By The Nation
The company says it expects this method to generate decent returns and help ensure strong and sustainable growth.
BCPG, a subsidiary of diversified oil refiner Bangchak Petroleum (BCP), has expanded to Japan through its acquisition of SunEdison’s entire solar-power business in that country for nearly US$80 million (Bt2.76 billion). It intends to use the newly acquired subsidiary to expand further in Japan and other countries.
This month, the company raised Bt5.9 billion through an initial public offering of 590 million newly issued shares at the IPO price of Bt10 per share to a specific group of BCP shareholders and to public and institutional investors and the company’s patronage.
BCPG currently owns domestic and overseas solar power plants with an aggregate contracted capacity of 324 megawatts. The solar plants in Thailand have an aggregate contracted capacity of 130MW, consisting of projects that have begun commercial operation (118MW) and those in the development phase that are expected to begin commercial operation by this year-end (12MW).
It also has solar plants in Japan with an aggregate contracted capacity of 194MW consisting of projects that have begun commercial operation (20MW) and those in the development phase (174MW).
Bundit Sapianchai, president of BCPG, said it was now ready for the first trading day on the SET under the ticker symbol “BCPG”, and expressed confidence that the stock would receive sound feedback from investors,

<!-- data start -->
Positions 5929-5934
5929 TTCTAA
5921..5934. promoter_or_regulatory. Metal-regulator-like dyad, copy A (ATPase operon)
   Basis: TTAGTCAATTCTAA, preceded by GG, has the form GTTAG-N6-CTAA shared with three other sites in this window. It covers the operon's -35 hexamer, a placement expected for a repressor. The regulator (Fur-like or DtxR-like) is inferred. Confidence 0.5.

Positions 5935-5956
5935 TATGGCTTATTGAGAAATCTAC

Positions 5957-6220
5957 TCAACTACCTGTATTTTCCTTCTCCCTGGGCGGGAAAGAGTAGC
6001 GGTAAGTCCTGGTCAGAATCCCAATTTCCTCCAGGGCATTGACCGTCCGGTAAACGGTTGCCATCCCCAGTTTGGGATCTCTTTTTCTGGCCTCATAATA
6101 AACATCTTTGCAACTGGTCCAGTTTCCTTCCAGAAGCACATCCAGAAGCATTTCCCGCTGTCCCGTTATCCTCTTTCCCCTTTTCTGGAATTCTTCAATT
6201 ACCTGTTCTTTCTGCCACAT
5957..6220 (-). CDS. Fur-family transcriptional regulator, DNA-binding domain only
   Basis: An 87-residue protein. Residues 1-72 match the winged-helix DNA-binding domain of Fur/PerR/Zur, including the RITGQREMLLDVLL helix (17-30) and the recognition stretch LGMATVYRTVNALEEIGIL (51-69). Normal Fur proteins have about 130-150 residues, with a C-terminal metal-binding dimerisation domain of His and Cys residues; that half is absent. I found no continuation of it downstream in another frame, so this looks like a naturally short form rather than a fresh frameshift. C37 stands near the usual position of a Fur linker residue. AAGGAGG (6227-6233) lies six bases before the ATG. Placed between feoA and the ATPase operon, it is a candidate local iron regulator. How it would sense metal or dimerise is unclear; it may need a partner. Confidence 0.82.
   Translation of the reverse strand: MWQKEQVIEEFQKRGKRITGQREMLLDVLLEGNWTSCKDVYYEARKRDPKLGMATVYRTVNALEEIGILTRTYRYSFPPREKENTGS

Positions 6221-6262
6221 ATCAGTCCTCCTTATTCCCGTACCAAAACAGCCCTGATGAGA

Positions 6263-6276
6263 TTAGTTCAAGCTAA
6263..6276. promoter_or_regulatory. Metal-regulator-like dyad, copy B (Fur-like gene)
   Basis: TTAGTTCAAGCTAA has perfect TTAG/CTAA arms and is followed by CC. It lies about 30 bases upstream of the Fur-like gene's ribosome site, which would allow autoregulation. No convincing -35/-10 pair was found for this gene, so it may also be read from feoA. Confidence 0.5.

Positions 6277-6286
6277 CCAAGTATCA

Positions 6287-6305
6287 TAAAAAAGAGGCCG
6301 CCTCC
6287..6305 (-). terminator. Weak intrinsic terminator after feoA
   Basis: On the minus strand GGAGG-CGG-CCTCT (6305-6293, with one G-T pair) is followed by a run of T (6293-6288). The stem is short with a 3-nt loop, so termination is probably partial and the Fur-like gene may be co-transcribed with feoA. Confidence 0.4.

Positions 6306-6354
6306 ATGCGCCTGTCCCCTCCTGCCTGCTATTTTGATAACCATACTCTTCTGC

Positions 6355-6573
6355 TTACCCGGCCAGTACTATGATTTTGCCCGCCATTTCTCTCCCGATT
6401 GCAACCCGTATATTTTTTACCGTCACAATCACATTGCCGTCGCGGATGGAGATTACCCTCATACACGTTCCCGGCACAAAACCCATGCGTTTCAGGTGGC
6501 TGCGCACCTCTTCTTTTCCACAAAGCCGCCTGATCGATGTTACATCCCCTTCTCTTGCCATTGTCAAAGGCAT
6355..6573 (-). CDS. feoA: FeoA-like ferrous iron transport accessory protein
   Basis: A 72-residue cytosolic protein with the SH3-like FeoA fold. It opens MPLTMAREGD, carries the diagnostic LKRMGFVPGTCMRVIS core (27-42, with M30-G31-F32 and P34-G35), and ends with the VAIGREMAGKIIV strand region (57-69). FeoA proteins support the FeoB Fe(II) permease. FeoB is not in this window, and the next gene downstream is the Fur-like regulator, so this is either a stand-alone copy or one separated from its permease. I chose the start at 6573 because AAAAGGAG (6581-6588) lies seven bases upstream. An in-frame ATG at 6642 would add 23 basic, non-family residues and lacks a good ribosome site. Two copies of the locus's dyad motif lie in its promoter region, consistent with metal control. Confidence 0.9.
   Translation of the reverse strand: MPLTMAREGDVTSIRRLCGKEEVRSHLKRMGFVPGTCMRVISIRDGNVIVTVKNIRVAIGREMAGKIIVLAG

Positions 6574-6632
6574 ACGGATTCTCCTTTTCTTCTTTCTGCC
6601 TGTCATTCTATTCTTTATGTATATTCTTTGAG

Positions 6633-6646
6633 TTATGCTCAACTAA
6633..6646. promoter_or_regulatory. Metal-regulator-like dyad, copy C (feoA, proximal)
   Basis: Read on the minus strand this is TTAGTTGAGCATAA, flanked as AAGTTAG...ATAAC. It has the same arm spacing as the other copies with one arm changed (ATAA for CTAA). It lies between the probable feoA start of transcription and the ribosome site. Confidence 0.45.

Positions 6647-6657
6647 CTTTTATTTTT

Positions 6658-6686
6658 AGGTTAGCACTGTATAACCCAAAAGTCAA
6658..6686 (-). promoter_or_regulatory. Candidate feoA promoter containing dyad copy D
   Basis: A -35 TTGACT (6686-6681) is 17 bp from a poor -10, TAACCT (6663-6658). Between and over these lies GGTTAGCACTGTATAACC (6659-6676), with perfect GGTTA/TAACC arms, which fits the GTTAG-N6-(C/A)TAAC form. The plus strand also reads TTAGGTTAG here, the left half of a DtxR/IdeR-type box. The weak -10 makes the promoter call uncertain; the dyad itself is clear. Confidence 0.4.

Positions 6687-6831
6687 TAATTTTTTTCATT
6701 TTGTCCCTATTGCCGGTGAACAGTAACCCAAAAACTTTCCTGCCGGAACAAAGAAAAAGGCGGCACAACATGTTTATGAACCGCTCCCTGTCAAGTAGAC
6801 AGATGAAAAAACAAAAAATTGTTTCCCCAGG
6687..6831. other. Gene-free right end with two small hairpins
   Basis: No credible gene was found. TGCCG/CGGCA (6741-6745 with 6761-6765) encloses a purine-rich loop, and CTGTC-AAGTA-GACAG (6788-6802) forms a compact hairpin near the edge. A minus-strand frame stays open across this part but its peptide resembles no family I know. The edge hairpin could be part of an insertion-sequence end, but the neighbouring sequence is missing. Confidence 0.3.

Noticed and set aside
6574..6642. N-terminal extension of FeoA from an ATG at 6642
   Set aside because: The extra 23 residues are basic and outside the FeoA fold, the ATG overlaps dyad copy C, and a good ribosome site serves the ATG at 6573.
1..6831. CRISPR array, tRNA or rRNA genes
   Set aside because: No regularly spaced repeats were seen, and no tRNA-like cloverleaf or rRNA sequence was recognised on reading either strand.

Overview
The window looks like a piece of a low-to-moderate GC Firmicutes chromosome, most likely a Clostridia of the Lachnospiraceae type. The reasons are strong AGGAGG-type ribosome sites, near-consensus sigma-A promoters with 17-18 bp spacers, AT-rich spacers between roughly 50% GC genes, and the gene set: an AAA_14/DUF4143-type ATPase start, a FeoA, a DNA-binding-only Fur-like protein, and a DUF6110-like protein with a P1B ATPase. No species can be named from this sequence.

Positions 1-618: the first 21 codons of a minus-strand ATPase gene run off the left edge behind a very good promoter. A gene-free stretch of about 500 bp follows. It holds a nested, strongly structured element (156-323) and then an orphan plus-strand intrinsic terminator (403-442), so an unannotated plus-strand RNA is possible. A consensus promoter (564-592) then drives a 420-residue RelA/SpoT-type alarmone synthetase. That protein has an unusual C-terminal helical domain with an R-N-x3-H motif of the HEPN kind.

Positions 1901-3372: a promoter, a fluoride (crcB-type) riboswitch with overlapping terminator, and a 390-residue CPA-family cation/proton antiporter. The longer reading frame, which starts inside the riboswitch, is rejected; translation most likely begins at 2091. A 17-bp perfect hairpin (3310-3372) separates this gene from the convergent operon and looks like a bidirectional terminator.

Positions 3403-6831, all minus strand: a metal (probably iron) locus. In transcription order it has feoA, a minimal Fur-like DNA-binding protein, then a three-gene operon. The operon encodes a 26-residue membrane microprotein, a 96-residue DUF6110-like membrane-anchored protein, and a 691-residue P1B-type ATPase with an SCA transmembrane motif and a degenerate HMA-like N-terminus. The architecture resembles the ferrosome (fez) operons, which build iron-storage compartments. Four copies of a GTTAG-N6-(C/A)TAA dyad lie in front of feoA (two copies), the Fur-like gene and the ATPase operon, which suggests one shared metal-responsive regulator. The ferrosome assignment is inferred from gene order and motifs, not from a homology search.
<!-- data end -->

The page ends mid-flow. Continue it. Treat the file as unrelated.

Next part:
BCPG will use the funds raised from IPO to finance expansion of its renewable-power business both domestically and internationally. The expansion projects will involve various categories of power plants, including solar, geothermal, wind, biogas, biomass and waste-to-energy, which it says employ advanced eco-friendly technologies, and are expected to increase the company’s aggregate installed capacity to 1,000MW by 2020.
“Our investment targets are not limited to those in North Asia and Southeast Asia. We also explore the possibility of investing our capital in other regions. We will base our decisions to invest on the type of fuel [suitable for each respective country] and on expected returns on investment,” Bundit said.